Wednesday, April 29, 2020

Rhododendrons of the Himalaya


"The Himalaya is truly Rhododendron country. As you make your way along the Dzongri trail in Sikkim, extensive forests of Rhododendron can be seen all along the trail and across large tracts of the Dzongri meadows. This flower is the breathtaking glory of Sikkim and the land boasts of some 30 species from the gigantic Rhododendron grande –a tree that towers at 40 feet; to the diminutive nivale that rises barely 2 inches from the ground.

Some like the Dalhousiae are epiphytes growing on top of tall trees and barely visible from below; others are painted prima donnas: like the conspicuous falconeri with its large fleshy leaves covered with rust-colored filaments on their underside. The Rhodondendron literally live off its looks: the highly colored flowers are crucial since they are the only source of attraction for bees and butterflies since no species has any fragrance.

These trails were also the favorite stamping ground of the man who pioneered the first attempt to systematically explore the land and document information about the flora and fauna of the Eastern Himalaya: Joseph Dalton Hooker. The British botanist was the son of the first Director of London’s renowned Kew Gardens, and a close friend of Darwin’s. After obtaining his MD from Glasgow University in 1839, young Hooker traveled extensively for most of his life going off on botanical expeditions to all corners of the world (including the Antarctic region) and publishing prolifically on his findings and theories.


 He came to Sikkim for the first time in 1848 and his year-long travels resulted in an amazing record of the numerous species of animal and plant life, many if which turned out to be completely new biological and botanical discoveries. Numerous species of rhododendrons, orchids (like the spectacular golden yellow Dendobrium Hookeriana with its deeply fringed lips and rich purple spots) and ferns are named after Hooker in acknowledgement of his having brought them to the notice of the western world.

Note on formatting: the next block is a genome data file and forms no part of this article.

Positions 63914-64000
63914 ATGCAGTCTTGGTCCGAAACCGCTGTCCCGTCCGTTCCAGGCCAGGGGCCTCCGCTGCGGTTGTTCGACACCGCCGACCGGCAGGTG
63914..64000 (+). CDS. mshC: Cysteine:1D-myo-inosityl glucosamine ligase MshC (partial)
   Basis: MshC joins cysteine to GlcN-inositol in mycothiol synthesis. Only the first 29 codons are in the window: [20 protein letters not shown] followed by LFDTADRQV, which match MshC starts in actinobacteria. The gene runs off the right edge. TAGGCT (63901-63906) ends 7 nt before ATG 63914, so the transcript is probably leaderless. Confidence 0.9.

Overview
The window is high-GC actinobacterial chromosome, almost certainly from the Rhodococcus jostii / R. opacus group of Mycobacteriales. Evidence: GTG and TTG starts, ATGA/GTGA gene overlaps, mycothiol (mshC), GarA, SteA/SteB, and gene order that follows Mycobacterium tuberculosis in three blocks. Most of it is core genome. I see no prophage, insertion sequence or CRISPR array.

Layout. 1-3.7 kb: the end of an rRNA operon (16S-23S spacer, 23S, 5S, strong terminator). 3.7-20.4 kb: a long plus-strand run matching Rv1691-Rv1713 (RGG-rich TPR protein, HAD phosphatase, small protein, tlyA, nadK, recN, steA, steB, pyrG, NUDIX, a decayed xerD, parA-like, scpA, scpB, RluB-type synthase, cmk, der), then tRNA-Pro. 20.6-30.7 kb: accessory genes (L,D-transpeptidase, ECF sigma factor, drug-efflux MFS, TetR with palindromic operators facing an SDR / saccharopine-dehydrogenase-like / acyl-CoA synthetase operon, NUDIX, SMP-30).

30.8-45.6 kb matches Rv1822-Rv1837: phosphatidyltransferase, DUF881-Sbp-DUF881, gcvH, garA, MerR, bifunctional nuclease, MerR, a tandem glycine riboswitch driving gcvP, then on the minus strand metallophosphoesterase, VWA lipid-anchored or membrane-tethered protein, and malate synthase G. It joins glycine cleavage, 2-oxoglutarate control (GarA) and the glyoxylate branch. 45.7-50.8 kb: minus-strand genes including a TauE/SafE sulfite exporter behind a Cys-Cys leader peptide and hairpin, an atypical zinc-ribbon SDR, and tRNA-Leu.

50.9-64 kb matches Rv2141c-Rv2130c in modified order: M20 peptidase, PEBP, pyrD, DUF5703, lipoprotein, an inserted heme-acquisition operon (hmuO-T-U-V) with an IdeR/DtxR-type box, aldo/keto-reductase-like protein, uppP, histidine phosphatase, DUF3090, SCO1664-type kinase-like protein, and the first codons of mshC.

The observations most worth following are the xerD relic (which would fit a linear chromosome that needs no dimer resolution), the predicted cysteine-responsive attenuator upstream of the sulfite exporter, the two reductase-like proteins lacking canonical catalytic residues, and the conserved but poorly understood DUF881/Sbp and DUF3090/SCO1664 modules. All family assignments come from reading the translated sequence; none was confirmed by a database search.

He published Rhododendrons of Sikkim in 1849 (considered even today to be the authoritative text on the subject); while his Himalayan Journals – a travelogue – is a classic treasured by naturalists, historian and sociologists. The stunning botanical drawings are now valued as works of art,  Hooker succeeded his father to the Directorship of Kew in 1856. "

from Sikkim -  A Traveller's Guide excerpt by Arundhati Ray 

Rhododendron Dalhousiae - Joseph Dalton Hooker illustrated by Walter Hood Fitch
A lot of information about the rhododendron species is available at this site run by my friend Hans Rudolf Lytchoff  Eiberg   http://www.rhododendron.dk/index.html

Some photographs of rhododendrons from different parts of the Himalaya are below:

Rhododendron wallichii

Rhododendron campanulatum

Rhododendron lepidotum

Rhododendron campylocarpum

Rhododendron setosum

Rhododendron cinnabarinum

 Rhododendron  arboreum var. album

Rhododendron arboreum var arboreum

 Rhododendron arboreum var arboreum f. roseum

 Rhododendron campanulatum var aeruginosum

For more images from the Himalaya do visit www.sujoydas.com

For our treks and photo workshops in the Himalaya do visit www.southcol.com  

2 comments:

  1. Beeindruckende Flora. Ich bin gespannt, was mir im Urlaub begegnen wird, im Wellnessurlaub Gröden

    ReplyDelete
  2. Thanks so much for another instructional post Motivating

    ReplyDelete

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